Alcohol and Drugs News on the Internet

Entries for May 2012

After receiving warning letters from the federal government, 25 medical marijuana dispensaries in Colorado that were located near schools have shut down. The letters from Colorado U.S. Attorney John Walsh said they must close, or potentially face criminal prosecution.


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The Senate Finance Committee announced they have opened an inquiry that will look at financial ties between prescription painkiller manufacturers and pain experts, patient advocacy groups and bodies that set guidelines on physicians’ use of the medications.


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Using Facebook and other social networking sites can negatively affect teenagers’ treatment for substance use disorders, a new study suggests.


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Ohio Governor John Kasich has announced new guidelines to fight prescription drug abuse, which aim to restrict painkiller prescriptions written in hospital emergency rooms.


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A Massachusetts law passed in 2006 that expanded insurance coverage did not lead to an increase in the number of state residents who received inpatient treatment for drug and alcohol abuse at state-contracted facilities, according to a new study.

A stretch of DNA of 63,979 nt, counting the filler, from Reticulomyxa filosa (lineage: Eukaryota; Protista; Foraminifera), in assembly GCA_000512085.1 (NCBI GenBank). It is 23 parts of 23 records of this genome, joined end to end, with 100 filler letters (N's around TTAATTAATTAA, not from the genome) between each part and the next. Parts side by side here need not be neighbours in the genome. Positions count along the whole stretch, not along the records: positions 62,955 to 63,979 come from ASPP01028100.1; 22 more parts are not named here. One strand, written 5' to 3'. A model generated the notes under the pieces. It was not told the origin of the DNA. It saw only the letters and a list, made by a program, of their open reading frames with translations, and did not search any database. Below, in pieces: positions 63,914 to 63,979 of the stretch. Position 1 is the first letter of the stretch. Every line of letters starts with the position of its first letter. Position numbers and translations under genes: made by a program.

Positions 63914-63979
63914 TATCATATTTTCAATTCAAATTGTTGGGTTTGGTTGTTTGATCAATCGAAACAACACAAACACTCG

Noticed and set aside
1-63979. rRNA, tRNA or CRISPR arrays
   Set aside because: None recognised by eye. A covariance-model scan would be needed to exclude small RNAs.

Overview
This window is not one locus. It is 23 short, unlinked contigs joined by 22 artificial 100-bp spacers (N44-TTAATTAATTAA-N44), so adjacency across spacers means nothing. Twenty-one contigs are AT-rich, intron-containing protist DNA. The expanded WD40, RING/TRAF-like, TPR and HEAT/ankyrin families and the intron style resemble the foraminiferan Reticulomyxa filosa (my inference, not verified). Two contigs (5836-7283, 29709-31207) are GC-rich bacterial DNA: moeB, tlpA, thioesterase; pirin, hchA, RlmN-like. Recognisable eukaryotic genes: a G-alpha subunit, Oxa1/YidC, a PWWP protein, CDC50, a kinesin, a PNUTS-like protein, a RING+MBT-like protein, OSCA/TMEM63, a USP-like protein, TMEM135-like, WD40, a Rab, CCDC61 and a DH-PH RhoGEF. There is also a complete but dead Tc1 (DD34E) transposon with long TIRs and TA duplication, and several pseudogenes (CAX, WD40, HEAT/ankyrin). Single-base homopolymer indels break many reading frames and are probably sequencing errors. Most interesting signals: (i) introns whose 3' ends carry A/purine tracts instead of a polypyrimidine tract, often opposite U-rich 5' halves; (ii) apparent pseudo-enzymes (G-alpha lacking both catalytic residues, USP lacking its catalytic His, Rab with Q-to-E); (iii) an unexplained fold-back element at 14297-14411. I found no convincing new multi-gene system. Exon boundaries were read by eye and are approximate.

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Women physicians with substance abuse problems differ in some significant ways from their male counterparts, according to the medical director of Virginia’s Health Practitioners’ Monitoring Program. Yet little research has been done about the best ways to treat these women, she says.


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A new type of “bath salts” called “Amped” is being used in Virginia, poison control officials there report. The drug, sold as a ladybug attractant, is likely also being used in other parts of the country, according to ABC News.


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Minors are often able to buy alcohol online, because many Internet alcohol sellers and shipping companies do not verify the buyer’s age, a new study suggests.


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A new study finds 13 percent of high school seniors have used prescription opioids for non-medical reasons. Overall, nearly one in every four high school seniors in the United States has had some exposure to prescription painkillers, either for medical or non-medical reasons.


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Blue Cross Blue Shield of Massachusetts, the state’s largest health insurer, is instituting a policy to reduce prescription drug abuse, by limiting the amount of pain medicine most patients can get without prior approval from the company.


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